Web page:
“And then for the higher level exercises, just like we’ve done for the NTC rotations, how does the staff enable cyber based effects that supports the commander’s objectives, and what can they gain from having the cyberspace capability that they currently don’t have?” Potter continued. “Because at the same time, that education will benefit the brigade combat teams.”

Furthermore, ARCYBER is not just looking at the development of the ECT structure and incorporating that support at the division and corps levels — the command is also determining the organizational structure to command and control those ECTs.

“Regarding the ECT structure‚Ķyou have individuals, put together as a team, predominantly from four separate organizations across three MACOMs (Major Commands) — ARCYBER, Intelligence and Security Command, and the Cyber Center of Excellence,” said Potter. “Moving to an organizational structure whereby the ECTs are part of a larger unit as the force structure solution means we no longer have an organization that’s made up of a hodgepodge of people, further exasperating the issues that we have with the rotational training unit.”

Potter and Sanders said that’s where they are now. Organic ECTs, all assigned to the same unit, and subordinate to ARCYBER will provide the Army with an expeditionary CEMA capability.

ARCYBER used the lessons learned from the past nine NTC rotations to determine the optimized force structure they are proposing to the Army to stand up an organization with all those separate elements that were under different commands, to fall under one command with CEMA capabilities tailored to meet the tactical commander’s objectives.

By Mr. Steven P Stover (INSCOM)

7 Responses to “Army Developing Expeditionary Cyber-Electromagnetic Teams to Support Tactical Commanders”

  1. Kirk says:

    We need to see more of this stuff, period. The conflicts of the future are going to include this kind of warfare down to the squad level, and we need to have the trained personnel on hand to do ELINT and electronic warfare down to that point, instead of having to borrow them from the Navy. Not to mention, we’re gonna need gear you don’t need a ship’s hull to haul around and power…

    What’s gone on in Ukraine points the way towards where warfare is heading. The Russians aren’t even the ones I’d really worry about, to be quite honest; their tech base isn’t the one churning out hundreds of thousands of drones for the commercial market. More than likely, the next big wave “Revolution in Military Affairs”, akin to the shocks given during WWI from things like the machine gun, barbed wire, and the rest…? It’s going to come from some small, high-tech country like Singapore, with plenty of advanced manufacturing capacity, an intelligent and imaginative workforce, and the incentive of some oversized neighbor like Malaysia. Then, we’re going to see weaponized commercial stuff come in like swarms of quadcopter drones equipped with cheap sensors, hand-grenade style warheads, and wireheaded kids playing with the controllers as if they were on some live-action video game. I’m actually surprised that Israel hasn’t done something like this, already, and at least weaponized their border surveillance with cheap networked drones.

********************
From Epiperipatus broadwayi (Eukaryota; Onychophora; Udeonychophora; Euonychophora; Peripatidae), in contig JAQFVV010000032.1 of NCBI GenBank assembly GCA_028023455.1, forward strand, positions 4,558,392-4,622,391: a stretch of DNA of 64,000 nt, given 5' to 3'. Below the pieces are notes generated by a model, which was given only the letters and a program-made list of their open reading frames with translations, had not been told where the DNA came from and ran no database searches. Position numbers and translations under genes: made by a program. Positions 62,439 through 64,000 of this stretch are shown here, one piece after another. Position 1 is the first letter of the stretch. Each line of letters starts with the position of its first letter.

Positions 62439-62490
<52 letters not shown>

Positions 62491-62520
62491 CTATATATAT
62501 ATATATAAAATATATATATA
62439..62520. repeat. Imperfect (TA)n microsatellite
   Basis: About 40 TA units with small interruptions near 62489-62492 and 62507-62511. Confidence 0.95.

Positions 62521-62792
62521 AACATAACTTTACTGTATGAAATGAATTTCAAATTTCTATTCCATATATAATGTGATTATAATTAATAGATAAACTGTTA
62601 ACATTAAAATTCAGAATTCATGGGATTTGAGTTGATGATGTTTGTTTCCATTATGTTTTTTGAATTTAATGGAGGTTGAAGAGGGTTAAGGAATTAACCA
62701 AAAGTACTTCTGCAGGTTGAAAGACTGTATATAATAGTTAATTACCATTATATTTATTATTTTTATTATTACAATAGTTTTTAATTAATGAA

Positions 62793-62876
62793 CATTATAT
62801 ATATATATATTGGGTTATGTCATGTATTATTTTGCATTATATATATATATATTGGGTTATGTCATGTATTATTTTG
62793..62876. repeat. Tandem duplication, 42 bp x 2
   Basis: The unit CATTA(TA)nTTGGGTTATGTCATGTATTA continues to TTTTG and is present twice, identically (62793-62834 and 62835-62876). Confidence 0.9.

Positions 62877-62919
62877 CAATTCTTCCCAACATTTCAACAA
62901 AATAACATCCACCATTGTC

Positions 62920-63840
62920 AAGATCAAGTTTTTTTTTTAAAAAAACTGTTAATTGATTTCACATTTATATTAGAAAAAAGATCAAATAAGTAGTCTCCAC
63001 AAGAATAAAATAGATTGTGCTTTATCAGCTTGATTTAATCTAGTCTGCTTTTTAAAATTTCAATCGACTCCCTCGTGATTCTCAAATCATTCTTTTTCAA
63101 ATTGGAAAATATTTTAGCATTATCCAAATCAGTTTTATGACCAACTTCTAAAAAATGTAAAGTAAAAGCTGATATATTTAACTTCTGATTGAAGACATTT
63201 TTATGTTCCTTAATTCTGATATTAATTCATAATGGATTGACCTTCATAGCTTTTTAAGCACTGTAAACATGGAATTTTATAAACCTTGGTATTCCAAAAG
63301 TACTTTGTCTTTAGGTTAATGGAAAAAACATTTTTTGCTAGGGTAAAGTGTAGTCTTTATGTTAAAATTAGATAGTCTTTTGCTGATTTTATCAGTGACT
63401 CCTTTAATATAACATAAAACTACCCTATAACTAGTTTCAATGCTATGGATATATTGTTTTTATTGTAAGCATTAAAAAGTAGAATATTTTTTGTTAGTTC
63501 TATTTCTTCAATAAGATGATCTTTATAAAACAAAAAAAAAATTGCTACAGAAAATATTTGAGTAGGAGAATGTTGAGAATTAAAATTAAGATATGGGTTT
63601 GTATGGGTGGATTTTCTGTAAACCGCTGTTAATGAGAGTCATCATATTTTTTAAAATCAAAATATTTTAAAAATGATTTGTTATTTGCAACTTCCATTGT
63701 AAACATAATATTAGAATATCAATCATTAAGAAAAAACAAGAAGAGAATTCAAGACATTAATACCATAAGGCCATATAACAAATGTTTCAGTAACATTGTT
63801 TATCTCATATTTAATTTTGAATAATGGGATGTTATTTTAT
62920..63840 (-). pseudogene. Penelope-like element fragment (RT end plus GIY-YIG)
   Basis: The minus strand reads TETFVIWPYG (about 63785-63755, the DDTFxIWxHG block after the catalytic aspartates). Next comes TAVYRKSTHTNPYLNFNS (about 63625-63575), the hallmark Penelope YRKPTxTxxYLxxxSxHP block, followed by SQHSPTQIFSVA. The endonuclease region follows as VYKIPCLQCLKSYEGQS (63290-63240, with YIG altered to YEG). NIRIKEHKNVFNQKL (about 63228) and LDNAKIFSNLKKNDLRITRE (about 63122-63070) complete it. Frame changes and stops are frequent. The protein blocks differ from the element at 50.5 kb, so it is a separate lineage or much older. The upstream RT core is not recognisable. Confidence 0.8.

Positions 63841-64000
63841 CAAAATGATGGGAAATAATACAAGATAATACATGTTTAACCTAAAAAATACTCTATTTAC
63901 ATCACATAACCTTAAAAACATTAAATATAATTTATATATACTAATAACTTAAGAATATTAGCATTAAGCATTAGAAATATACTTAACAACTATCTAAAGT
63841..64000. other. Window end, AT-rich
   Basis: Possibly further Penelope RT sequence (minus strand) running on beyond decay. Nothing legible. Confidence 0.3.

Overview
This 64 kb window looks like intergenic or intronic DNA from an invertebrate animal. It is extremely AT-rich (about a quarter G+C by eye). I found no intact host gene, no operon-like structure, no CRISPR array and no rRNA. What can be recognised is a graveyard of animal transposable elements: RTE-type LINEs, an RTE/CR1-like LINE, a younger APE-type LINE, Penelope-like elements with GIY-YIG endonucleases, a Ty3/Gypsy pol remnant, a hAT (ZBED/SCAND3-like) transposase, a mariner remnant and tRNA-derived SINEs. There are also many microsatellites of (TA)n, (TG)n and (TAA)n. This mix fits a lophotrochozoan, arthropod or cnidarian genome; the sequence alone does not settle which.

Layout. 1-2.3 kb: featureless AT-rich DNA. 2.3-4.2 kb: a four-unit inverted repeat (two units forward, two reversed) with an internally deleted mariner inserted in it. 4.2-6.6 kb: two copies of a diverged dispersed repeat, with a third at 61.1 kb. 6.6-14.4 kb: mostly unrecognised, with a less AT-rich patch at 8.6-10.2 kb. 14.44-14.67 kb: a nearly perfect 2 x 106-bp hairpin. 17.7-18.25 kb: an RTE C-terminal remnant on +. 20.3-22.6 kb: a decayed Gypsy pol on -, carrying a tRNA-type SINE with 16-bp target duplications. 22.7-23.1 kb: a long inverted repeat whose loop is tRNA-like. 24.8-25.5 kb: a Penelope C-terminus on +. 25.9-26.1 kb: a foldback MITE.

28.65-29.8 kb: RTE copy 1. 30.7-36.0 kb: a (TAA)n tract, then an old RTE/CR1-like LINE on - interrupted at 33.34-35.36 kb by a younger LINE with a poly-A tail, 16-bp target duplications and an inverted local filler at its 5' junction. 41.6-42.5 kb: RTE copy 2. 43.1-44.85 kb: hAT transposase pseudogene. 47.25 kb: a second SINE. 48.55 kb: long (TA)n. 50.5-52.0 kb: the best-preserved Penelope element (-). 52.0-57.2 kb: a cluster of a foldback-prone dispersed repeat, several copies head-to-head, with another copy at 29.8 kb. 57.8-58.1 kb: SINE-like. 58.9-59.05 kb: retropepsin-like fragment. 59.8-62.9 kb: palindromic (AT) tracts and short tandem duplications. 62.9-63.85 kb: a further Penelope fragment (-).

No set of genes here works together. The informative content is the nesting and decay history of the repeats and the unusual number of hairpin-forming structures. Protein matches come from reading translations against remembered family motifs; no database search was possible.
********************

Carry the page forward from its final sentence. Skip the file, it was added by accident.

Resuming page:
On the other hand, just how much do we know about that drone attack on the Russian airbase in Syria not that long ago…? Deniable dress rehearsal, perhaps?

    • Dev says:

      What’s ELINT and Cyberspace got to do with drones and Singapore / Malaysian relationships?

      • Kirk says:

        Same things that IEDs, rear-area battle, and all the rest had relevance with the campaigns in Iraq and Afghanistan. Do try to remember how many of those devices were set off with standard cell phones bootstrapping off the local networks…

        Like it or not, the drones/IED controllers/damn near everything are probably going to be part of the environment going forward. We’re dealing with an environment where crypto is going to be masking comms transmissions going over things like WiFi and other networks all around us as we patrol. The guy with the ELINT package is going to be as critical to a squad as the guy with the RPV controller who is as important as the guy with the SAW… Especially for low-intensity warfare. High-intensity, we’ll probably just blast everything that emits, and call it good.

        At some point, some actor on the battlefield is going to leverage this stuff, and you’re going to see another case where an up-and-coming power takes down a major one, the way the Japanese did at Tsushima and Port Arthur. Only, this time it will probably be even more of a shock, because “nobody will see it coming”. Kinda the way “nobody saw the IED campaign coming”, which is a crock of BS, but they’ll still say it.

        • Dev says:

          Well that’s one (good) other way of looking at it. My very own limited experiences with the Signal Squadrons were all about raising the masts and establishing coms ASAP after the FOBs are built so they can update their Facebook statuses.

  2. Bushman says:

    Leave aside logistics and so on, this is an interesting improvised setup.
    700-900 Mhz Yagi antenna from Walmart ducktaped to Manfrotto tripod with a “video” head (by the way, these cam-locks on its legs aren’t as reliable as twist-locks), two UHF pigtails, some Ethernet-enabled SDR fed with power over the CAT5 patchcord from a PoE injector, GoalZero Yeti powerpack, and Getac rugged laptop.
    That would be more convenient to drill two extra holes in antenna’s mounting plate, find a 1/4-20″ nut and a random small self-tapping screw, and actually bolt it to a tripod’s quick-release plate instead of ducktaping it. But, I guess, it still works for them.

  3. Justin says:

    The Army should put all SIGINT, EW, and CNO into one functional area. I think having all three training together and cross-training will achieve better effects on the battlefield.

    • SSD says:

      It used to be that way and then the Army stove piped it. Now they are dealing with the consequences.